I find myself often tossing a "cheating wife" story into my reading queue, always in search of that one that really makes sense, that truly comes across with a reasonable rationale why a previously loving wife becomes a cheating slut, whose intentions usually seem to be as much about showing her husband disrespect as they are about getting laid by stange men.
Risq comes close with "Five Little Words." But not quite close enough . . .
But give the author credit for stepping out of a comfort zone (the many-chaptered "Battlemage" series) to try something different.
The marriage at issue is between Jason, a hunky computer expert who seems never to have gotten over the self-esteem problems of being a high school nerd, and Katie, the college hottie he thought was out of his league, but to whom he ends up married. An unexpected pregnancy turns Katie into a full-time mother, but Jason is a modern husband, the type that does his share around the house and makes sure his wife gets time for a little adult contact each week. Unfortunately, in the cheating wives universe, this makes him a wimp.
Enter Teala, Katie's college friend who hooks up with her again when they've all moved to Washington D.C. She has an unreasoning dislike and lack of respect for Jason, an unhealthy influence over Katie, and . . . well, you can see where this is headed.
What Risq does well is to keep a steady drumbeat of tension and discomfort through the first half of the book, as Jason, narrarating from a future point, spells out the road to ruin on which his marriage is heading. The author paints a good picture of a husband who seems to be damned if he does and damned if he doesn't, and mixes in a little political intrigue.
Unfortunately, Katie goes so far off the rails in such a short time that the eventual rationale for her straying seems a bit weak. Similarly, one never gets a feel for why Teala is the way she is. You might think you do at various points, but those explanations don't pan out.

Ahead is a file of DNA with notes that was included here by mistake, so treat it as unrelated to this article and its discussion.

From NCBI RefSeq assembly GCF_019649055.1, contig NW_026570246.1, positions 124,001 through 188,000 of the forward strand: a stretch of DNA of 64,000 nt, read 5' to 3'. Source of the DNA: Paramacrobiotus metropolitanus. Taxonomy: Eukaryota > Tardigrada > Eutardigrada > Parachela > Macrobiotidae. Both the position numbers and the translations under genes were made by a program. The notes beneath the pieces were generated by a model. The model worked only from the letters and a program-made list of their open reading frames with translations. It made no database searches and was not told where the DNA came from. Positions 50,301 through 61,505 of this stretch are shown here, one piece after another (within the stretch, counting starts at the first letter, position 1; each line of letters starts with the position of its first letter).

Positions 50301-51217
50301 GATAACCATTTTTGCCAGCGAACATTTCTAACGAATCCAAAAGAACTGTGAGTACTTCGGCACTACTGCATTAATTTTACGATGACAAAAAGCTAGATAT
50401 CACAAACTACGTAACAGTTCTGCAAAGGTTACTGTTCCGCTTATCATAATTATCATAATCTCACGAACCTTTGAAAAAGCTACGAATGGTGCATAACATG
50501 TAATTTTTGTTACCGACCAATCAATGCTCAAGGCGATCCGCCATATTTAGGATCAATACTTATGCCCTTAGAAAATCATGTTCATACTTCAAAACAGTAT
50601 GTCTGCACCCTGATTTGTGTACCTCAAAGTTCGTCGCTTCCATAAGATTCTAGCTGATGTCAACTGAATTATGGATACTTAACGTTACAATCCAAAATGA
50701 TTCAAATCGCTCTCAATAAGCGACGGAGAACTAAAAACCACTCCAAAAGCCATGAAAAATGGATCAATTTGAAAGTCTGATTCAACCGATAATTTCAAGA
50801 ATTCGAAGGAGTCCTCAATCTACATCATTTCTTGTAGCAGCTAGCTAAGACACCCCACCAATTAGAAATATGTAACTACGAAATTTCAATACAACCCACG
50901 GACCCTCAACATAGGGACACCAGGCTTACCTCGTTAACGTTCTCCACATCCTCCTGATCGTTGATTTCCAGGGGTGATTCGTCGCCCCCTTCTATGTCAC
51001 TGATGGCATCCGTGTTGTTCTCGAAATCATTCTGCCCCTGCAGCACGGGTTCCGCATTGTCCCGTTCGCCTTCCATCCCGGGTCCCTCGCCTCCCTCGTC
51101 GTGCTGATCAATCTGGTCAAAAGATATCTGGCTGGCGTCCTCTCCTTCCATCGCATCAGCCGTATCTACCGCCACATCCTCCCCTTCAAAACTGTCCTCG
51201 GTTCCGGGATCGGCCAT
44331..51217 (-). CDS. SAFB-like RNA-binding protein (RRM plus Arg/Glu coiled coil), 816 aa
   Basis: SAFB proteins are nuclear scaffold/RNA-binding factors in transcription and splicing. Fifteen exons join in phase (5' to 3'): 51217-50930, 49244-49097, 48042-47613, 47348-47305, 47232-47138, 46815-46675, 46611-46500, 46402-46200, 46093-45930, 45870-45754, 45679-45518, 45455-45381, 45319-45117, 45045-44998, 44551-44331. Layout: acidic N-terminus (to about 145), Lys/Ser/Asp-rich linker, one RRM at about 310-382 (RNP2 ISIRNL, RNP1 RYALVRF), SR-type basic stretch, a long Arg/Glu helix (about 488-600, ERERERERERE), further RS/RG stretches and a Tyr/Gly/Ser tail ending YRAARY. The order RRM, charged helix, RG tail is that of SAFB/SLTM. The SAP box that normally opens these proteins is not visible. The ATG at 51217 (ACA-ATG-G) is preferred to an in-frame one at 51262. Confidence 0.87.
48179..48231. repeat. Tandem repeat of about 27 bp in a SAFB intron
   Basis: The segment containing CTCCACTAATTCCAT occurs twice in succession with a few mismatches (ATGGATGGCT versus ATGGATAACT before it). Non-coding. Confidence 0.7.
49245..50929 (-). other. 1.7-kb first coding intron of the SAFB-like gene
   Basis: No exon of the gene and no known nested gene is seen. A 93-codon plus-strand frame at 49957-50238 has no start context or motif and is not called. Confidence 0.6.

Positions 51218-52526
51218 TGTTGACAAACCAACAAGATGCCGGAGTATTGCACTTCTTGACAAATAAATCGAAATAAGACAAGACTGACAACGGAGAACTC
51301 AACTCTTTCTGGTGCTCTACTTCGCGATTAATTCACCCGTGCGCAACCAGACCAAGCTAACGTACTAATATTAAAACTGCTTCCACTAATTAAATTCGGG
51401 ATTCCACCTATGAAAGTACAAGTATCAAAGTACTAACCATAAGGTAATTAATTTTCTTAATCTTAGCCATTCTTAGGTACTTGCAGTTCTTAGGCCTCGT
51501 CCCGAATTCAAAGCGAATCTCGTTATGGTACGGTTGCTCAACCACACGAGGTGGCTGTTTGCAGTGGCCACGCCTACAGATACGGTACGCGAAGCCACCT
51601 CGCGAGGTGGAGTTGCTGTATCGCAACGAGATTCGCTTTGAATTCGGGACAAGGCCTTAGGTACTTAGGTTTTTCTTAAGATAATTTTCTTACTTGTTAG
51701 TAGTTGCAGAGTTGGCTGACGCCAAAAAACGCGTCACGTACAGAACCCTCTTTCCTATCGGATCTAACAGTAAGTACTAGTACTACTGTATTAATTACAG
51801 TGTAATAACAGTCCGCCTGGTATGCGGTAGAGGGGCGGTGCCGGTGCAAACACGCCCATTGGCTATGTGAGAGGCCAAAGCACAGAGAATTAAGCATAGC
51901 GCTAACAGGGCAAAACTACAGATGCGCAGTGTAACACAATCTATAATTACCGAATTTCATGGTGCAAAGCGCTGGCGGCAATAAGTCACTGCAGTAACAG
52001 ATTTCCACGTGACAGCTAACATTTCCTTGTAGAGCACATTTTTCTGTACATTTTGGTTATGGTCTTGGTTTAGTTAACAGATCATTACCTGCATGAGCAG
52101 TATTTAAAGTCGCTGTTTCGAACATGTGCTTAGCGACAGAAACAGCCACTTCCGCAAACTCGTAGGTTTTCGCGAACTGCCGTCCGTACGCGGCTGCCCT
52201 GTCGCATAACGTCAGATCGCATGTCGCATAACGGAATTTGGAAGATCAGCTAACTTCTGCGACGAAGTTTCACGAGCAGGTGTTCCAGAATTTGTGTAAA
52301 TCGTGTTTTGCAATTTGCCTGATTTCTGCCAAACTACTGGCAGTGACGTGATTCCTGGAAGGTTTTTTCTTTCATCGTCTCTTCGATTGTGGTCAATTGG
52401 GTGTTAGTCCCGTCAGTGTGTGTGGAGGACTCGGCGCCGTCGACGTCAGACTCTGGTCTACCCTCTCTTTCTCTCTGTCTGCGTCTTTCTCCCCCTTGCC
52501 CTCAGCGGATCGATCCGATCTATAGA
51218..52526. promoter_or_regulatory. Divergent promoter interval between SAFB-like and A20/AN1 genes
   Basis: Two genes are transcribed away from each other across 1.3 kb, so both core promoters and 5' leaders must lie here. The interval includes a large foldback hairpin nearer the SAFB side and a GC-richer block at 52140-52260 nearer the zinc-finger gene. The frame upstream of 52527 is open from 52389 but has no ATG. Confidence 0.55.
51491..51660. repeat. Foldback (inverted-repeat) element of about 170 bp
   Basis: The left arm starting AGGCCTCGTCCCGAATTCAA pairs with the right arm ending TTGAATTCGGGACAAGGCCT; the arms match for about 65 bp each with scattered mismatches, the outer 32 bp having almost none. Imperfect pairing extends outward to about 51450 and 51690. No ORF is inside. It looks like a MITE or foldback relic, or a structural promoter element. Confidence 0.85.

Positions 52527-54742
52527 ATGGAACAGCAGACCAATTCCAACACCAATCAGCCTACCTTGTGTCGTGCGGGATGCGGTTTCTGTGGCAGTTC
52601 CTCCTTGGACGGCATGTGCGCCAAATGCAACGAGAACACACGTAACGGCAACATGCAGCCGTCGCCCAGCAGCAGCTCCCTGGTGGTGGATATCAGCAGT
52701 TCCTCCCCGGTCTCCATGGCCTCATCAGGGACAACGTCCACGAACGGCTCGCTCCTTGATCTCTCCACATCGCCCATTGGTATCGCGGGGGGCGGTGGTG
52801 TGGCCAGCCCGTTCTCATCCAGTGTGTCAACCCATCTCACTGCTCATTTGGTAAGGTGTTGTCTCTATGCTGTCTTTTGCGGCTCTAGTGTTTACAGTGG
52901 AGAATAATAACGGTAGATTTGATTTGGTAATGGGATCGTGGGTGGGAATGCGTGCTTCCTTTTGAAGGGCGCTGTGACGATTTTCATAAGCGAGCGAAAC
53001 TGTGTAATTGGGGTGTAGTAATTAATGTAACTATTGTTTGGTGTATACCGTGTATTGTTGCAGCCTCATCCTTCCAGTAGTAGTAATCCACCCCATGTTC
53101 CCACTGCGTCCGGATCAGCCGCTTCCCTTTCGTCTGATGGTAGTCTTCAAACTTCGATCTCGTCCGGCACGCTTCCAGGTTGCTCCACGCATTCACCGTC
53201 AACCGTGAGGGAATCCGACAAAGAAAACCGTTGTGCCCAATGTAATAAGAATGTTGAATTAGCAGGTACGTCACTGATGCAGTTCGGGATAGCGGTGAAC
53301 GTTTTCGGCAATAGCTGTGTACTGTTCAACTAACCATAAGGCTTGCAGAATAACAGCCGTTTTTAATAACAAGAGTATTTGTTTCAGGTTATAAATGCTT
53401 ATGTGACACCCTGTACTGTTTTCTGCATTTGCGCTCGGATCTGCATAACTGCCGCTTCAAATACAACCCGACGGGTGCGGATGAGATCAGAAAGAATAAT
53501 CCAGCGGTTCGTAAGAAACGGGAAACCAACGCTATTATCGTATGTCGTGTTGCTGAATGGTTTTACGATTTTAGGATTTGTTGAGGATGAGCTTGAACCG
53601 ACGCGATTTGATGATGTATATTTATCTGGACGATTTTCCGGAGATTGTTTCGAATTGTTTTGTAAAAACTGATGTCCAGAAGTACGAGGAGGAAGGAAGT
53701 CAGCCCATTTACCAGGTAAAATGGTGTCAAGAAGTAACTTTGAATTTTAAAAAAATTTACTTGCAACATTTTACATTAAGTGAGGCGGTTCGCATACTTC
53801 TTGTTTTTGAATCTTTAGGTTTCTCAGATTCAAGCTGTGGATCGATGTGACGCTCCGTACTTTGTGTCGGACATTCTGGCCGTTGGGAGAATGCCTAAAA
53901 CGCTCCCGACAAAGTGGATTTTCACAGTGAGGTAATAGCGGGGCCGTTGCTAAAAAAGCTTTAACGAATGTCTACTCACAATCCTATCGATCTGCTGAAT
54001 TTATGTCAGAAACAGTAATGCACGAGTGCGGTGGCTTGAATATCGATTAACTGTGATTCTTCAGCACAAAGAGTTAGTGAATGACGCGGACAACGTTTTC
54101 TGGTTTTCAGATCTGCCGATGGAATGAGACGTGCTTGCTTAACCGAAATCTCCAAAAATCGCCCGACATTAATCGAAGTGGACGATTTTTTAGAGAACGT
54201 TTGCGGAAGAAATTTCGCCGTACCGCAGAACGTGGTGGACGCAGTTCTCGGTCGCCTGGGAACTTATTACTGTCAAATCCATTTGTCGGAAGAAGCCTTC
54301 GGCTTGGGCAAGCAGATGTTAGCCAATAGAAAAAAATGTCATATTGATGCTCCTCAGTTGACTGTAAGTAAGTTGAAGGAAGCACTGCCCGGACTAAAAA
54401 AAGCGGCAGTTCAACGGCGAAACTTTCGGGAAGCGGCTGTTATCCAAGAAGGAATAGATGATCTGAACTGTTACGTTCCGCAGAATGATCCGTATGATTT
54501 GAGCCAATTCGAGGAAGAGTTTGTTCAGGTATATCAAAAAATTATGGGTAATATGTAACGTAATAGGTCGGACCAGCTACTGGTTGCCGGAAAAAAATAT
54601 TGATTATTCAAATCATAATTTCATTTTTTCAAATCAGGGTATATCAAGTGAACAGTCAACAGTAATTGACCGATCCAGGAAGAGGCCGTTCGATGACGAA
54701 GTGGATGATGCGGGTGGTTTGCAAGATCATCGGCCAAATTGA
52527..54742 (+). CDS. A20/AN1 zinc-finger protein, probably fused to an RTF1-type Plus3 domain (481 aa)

Political figures who find they have a lot to lose can be pretty darned deadly, at least in fiction. Whether Risq plays that card to it's best or fullest extent is for the reader to decide.
The reason you can't swing a dead cat at SOL without hitting a cheating wife story while there is seemingly a dearth of cheating husband stories is probably explained by the male-to-female ratio of writers on the site. Unfortunately, the inherent point of view leads to one story after another about heartless women who stray at the drop of the hat and the well-meaning husbands left to pick up the mess. And that doesn't tend to lead to any sensible explanation for why the women stray.
"Five Little Words" is reasonably well written and nicely plotted, and will likely leave the better part of its readership satisfied with the resolution. Unfortunately, it doesn't push the standard any higher.
Reviewed: 2011-05-29 - (Review Updated: 2011-05-31)
Great little story. Just a note, this is a shorter story than the ones I normally read but it is definitely written well enough for me to give it a review.
I am always a sucker for stories that are almost impossible to have happened in real life being written into a story that seems real.
This story revolves around a man, Jason, who had what was originally a fairy tale life unravel before his eyes. This gut wrenching novella is beautifully written and it was very moving with some of the decisions and actions that he must do. While the story does revolve around actions that seem a bit stretched, it is still within the realm of probability.
One last note, there really isn't any sex in the book and it actually fits this even better for being a book revolved around what the husband must do.